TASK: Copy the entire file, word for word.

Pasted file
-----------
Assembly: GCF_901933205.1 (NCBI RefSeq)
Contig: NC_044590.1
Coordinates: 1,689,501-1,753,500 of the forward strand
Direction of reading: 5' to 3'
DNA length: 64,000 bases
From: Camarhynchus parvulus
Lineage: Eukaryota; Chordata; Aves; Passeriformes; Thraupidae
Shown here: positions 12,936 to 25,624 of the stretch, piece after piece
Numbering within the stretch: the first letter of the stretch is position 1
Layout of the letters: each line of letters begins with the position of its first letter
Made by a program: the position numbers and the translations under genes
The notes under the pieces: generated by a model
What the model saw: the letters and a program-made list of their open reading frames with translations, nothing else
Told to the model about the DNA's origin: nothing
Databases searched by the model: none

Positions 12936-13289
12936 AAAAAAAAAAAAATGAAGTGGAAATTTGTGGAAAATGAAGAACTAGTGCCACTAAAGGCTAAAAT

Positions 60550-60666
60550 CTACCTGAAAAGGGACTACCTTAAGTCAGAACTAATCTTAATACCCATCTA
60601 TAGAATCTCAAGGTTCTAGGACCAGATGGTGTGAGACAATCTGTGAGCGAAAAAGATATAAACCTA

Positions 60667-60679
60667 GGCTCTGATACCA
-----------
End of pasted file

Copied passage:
Assembly: GCF_901933205.1 (NCBI RefSeq)
Contig: NC_044590.1
Coordinates: 1,689,501-1,753,500 of the forward strand
Direction of reading: 5' to 3'
DNA length: 64,000 bases
From: Camarhynchus parvulus
Lineage: Eukaryota; Chordata; Aves; Passeriformes; Thraupidae
Shown here: positions 12,936 to 25,624 of the stretch, piece after piece
Numbering within the stretch: the first letter of the stretch is position 1
Layout of the letters: each line of letters begins with the position of its first letter
Made by a program: the position numbers and the translations under genes
The notes under the pieces: generated by a model
What the model saw: the letters and a program-made list of their open reading frames with translations, nothing else
Told to the model about the DNA's origin: nothing
Databases searched by the model: none

Positions 12936-13289
12936 AAAAAAAAAAAAATGAAGTGGAAATTTGTGGAAAATGAAGAACTAGTGCCACTAAAGGCTAAAAT

Positions 60550-60666
60550 CTACCTGAAAAGGGACTACCTTAAGTCAGAACTAATCTTAATACCCATCTA
60601 TAGAATCTCAAGGTTCTAGGACCAGATGGTGTGAGACAATCTGTGAGCGAAAAAGATATAAACCTA

Positions 60667-60679
60667 GGCTCTGATACCA